The study of specific strains of probiotics is still in its early days, but it seems to be the general consensus that using a diversity of strains, species, and categories is an effective strategy for covering all your bases. You also want a product that measures the CFUs in the billions, ideally the 10s of billions.

Most of the available research didn’t specify particular bacteria over others, but the most commonly analyzed were single or multi-strain probiotics containing Bifidobacteria and/or Lactobacilli species [13, 15, 19, 21, 26, 34].

Lacto acidophilus is a very well-studied bacterial species because it was among the first to be marketed to the public in products like yogurt and Culturelle, but there’s no evidence that it’s any more effective than other Lacto strains. It’s simply gotten more attention.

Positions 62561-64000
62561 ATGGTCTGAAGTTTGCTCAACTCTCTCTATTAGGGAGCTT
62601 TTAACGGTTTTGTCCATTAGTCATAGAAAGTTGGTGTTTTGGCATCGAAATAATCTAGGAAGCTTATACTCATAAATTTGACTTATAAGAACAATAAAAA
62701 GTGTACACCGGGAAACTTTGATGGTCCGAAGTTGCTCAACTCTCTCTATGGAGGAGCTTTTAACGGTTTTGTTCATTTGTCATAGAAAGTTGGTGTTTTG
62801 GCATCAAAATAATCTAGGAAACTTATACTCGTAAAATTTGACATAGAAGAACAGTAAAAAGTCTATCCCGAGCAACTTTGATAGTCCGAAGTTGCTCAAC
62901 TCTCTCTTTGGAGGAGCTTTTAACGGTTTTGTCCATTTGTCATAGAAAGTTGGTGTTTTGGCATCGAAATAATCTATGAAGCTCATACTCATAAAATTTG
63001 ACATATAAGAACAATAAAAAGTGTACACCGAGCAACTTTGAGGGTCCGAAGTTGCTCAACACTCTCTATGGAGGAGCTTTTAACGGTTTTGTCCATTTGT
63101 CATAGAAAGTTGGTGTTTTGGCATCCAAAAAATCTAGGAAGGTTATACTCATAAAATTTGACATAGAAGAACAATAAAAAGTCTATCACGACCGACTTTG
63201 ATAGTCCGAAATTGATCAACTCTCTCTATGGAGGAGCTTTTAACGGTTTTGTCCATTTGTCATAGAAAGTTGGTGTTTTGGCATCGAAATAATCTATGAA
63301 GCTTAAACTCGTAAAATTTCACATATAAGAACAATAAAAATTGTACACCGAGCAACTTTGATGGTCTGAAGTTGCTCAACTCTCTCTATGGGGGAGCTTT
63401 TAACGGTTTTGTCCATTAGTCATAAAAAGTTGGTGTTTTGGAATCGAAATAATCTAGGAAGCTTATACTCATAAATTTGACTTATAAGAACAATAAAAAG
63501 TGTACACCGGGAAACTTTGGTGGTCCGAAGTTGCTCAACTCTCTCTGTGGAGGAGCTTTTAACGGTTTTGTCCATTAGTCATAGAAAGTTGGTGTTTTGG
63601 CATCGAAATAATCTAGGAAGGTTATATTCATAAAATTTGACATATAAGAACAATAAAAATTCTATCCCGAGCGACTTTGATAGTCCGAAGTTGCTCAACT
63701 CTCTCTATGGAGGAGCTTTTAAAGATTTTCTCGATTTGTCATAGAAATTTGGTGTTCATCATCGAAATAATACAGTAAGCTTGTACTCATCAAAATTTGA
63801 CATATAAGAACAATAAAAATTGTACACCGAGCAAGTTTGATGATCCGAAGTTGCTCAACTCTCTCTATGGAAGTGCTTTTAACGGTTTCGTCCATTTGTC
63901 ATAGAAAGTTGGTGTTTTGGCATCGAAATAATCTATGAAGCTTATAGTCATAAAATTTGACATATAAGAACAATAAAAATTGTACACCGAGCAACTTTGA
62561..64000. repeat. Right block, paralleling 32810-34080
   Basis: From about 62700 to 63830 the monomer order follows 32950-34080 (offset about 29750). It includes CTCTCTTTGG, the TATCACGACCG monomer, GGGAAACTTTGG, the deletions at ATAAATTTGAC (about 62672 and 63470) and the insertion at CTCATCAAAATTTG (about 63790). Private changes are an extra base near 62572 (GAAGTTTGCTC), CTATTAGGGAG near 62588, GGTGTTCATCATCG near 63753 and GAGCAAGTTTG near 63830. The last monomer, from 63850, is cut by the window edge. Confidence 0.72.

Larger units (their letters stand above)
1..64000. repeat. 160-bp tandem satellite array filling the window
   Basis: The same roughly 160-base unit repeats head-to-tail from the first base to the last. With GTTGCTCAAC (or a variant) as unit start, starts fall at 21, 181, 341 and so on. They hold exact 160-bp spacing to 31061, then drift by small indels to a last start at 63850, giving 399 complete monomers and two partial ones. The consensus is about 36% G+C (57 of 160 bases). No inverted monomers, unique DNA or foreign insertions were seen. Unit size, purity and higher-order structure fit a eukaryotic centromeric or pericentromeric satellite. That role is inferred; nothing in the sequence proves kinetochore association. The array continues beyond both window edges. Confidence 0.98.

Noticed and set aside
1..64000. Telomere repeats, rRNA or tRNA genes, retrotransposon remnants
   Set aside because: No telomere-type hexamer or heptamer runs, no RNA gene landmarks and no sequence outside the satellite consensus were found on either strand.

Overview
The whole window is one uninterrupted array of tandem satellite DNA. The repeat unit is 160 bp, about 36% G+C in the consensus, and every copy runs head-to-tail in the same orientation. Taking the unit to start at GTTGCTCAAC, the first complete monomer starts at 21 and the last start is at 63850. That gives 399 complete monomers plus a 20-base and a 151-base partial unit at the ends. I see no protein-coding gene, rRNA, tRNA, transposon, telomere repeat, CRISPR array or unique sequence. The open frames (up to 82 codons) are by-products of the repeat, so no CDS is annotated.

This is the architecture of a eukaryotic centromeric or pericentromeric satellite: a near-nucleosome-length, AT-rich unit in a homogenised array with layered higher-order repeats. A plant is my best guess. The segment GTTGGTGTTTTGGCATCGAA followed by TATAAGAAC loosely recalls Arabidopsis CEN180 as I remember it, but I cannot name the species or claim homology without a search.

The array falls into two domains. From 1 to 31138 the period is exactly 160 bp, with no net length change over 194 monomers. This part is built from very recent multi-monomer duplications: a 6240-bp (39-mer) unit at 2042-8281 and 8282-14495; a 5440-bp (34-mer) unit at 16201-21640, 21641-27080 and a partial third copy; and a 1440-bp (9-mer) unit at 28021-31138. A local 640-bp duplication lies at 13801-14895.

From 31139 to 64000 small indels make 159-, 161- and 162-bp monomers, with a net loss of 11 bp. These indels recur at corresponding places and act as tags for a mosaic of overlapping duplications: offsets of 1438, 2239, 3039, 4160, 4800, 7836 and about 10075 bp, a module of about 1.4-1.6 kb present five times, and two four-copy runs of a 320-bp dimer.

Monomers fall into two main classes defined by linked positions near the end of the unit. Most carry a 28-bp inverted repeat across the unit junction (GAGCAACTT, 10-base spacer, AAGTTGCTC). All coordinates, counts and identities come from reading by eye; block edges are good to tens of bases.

That being said, one meta-analysis and one systematic review did specify that a multi-strain probiotic that included Lactobacillus and Bifidobacterium was the best choice for relieving IBD, especially ulcerative colitis [22, 27].

In our clinic, we’ve found that clients see the greatest and most rapid improvement with a triple therapy approach to a daily probiotic supplement. The triple therapy approach involves supplementing with bacteria across the three main categories:

  1. Lactobacillus and Bifidobacterium (this is the most common kind you see at your health foods store)
  2. Saccharomyces Boulardii (a well-studied beneficial fungal-based probiotic)